Assuming that this might have been a proof by contradiction, suppose not.
> Every FISON(n) of the sequence is a subset of |N.
Given n, FISON(n) is a subset of |N
But, it is not the case that n=FISON(n) by the assumption.
> There are all n in FISONs, but not all n are in one and the same > FISON.
Given n, there exists a such that n is an element of FISON(a)
Given any FISON, there exists n such that n is not an element of FISON(a),
So, |N is linearly ordered.
> > Wow thousands of matheologians don't see that this implies the > existence of at least two natural numbers, m and n, that are > distributed over at least two FISONs. There exist m, n, a b in |N, > such that m is in FISON(a) and not in FISON(b) and n is in FISON(b) > and not in FISON(a).
So, from the fact that |N is a linearly ordered set for which every element is contained in some finite set, WM concludes
for some a,b,m,n in |N
under the assumption rejecting impredicative definition.
> > This is the only logical conclusion (if all FISONs exist > simultaneously).
It would seem that rejecting impredicative definition is equivalent to simultaneous existence of FISONs.
So, WM seems to be asserting that a completed infinity is tantamount to reflecting some finite value into an unusual location.
For example, the claim would be as if
is added to the Peano axioms.
> By construction of the sequence of FISONs it is a > contradiction.
But WM seems to only be contradicting himself.
He is the one whose logic seems to be based on
because of his geometric reasoning.
The arithmetical treatment of completable infinities as transfinite numbers is based on extending the notion of limit to discrete sets ordered by a successor function.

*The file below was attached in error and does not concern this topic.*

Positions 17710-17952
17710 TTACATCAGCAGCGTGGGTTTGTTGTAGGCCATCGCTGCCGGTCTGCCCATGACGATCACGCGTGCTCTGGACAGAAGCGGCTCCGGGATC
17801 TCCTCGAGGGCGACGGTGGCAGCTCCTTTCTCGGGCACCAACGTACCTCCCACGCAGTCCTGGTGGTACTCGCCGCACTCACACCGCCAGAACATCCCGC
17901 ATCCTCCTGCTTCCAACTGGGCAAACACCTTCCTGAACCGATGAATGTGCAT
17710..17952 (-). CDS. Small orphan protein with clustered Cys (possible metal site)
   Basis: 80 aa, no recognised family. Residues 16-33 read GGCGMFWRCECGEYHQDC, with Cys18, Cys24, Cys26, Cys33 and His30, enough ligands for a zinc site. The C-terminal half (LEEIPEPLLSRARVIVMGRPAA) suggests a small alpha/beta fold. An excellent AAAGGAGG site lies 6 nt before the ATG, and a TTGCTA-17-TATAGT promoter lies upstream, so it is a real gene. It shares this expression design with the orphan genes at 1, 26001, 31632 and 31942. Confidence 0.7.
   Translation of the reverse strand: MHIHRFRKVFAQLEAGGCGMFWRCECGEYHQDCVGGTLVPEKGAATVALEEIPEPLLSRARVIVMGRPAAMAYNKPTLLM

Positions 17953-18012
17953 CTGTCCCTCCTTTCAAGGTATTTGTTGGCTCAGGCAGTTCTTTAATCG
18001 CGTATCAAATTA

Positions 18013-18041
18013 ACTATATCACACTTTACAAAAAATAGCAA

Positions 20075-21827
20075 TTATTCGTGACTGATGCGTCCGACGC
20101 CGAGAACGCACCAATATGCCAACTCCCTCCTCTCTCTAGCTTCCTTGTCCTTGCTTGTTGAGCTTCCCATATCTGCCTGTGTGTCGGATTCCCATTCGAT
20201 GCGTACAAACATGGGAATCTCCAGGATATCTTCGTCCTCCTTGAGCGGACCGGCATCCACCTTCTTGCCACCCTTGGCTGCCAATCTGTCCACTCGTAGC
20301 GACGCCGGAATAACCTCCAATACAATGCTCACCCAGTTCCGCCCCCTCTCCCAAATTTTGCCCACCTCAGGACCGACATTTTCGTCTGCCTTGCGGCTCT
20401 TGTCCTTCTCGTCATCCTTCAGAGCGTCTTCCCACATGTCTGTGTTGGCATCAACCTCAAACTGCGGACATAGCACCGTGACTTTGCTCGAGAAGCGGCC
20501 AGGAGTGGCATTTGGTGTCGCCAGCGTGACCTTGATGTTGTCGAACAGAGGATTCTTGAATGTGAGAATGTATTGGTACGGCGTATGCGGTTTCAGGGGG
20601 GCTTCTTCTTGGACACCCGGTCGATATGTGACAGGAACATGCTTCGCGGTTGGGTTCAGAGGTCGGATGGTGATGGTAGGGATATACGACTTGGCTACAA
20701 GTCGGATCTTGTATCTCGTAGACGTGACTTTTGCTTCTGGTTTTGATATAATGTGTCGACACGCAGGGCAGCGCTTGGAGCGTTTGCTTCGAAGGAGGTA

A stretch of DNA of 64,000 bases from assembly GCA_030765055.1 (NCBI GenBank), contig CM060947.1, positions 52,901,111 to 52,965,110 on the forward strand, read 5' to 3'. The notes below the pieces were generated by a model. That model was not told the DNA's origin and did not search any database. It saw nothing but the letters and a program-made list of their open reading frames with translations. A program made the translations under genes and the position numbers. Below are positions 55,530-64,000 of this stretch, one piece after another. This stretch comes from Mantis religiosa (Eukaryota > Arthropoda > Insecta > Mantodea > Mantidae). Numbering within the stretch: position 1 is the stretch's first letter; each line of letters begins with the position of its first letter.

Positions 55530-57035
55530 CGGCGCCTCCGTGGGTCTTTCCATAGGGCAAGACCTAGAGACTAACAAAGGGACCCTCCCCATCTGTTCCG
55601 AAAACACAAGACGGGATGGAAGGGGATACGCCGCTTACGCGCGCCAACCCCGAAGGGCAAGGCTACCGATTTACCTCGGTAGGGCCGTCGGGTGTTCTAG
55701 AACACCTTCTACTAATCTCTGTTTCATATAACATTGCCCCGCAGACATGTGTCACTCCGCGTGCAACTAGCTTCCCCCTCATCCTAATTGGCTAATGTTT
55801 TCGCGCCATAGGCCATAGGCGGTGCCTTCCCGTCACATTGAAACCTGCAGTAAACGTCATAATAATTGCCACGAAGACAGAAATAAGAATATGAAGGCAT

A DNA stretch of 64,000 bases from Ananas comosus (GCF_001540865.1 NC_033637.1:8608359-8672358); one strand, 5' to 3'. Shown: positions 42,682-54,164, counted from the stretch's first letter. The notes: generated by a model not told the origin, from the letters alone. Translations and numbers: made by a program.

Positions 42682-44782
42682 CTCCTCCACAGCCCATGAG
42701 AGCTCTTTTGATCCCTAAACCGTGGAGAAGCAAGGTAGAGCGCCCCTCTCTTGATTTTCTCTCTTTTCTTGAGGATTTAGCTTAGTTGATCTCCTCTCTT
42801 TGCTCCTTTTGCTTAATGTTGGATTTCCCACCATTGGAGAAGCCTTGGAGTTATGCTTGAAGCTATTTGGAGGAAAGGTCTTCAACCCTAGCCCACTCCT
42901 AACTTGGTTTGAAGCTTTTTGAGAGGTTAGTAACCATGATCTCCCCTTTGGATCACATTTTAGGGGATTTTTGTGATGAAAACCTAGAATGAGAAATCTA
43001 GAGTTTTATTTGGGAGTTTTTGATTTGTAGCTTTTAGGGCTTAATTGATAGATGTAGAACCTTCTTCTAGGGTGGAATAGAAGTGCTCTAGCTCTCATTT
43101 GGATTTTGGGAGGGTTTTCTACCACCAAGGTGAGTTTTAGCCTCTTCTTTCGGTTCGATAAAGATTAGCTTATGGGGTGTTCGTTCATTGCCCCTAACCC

This is not a stipulation of the form WM seems to portray.
WM is an unabashed ultrafinitist who refuses to fix a largest finite number. Each "n" in his description depends on the subsequence of triangular numbers.
> F(n)=Sum_i(1..n)(i) > > 1 :=> 1 > 2 :=> 3 > 3 :=> 6 > 4 :=> 10 > > and so on
According to Brouwerian intuitionistic reasoning, when WM's construction reaches the point where the sequence of triangular numbers exceeds the ultrafinitist limit, the contradiction nullifies the construction.
until he reaches his contradiction and it vanishes.
The triangular numbers correspond with the number of 'marks' representing numerals or significant denotations occurring in any of WM' representations of the form:
1 2, 1 3, 2, 1 ... n, ..., 3, 2, 1 ...
This number of 'marks' satisfies a structural feature of the natural numbers called a directed set:
A binary relation >= in a set D is said to direct D if and only if D is nonempty and the following three conditions are satisfied:
If a is an element of D, then a>=a
If a, b, c are elements of D such that a>=b and b>=c, then a>=c
If a and b are elements of D, then there exists an element c of D such that c>=a and c>=b
So, WM's geometric reasoning for any given n obtains a finite model domain with its cardinality given by the associated triangular number. The triangular number is the "element c" of condition DS3 from the definition.
Finally, Brouwer's explanation for finitary reasoning is used because WM refuses to commit to any mathematical statement with coherent consistent usage.
Brouwer distinguishes between results with regard to 'endless', 'halted' and 'contradictory' in his explanations
"A set is a law on the basis of which, if repeated choices of arbitrary natural numbers are made, each of these choices either generates a definite sign series, with or without termination of the process, or brings about the inhibition of the process together with the definitive annihilation of its result."
WM cannot be an ultrafinitist and expect others to not hold him to task for it. In constrast to Brouwer, he repeatedly states that there is absolutely no completed infinity. Therefore, there must be a maximal natural number for his model of mathematics. Beyond that number, there is no mathematics.
That is WM's belief as surmised from statements and reasoning as opposed to what he says with rhetoric.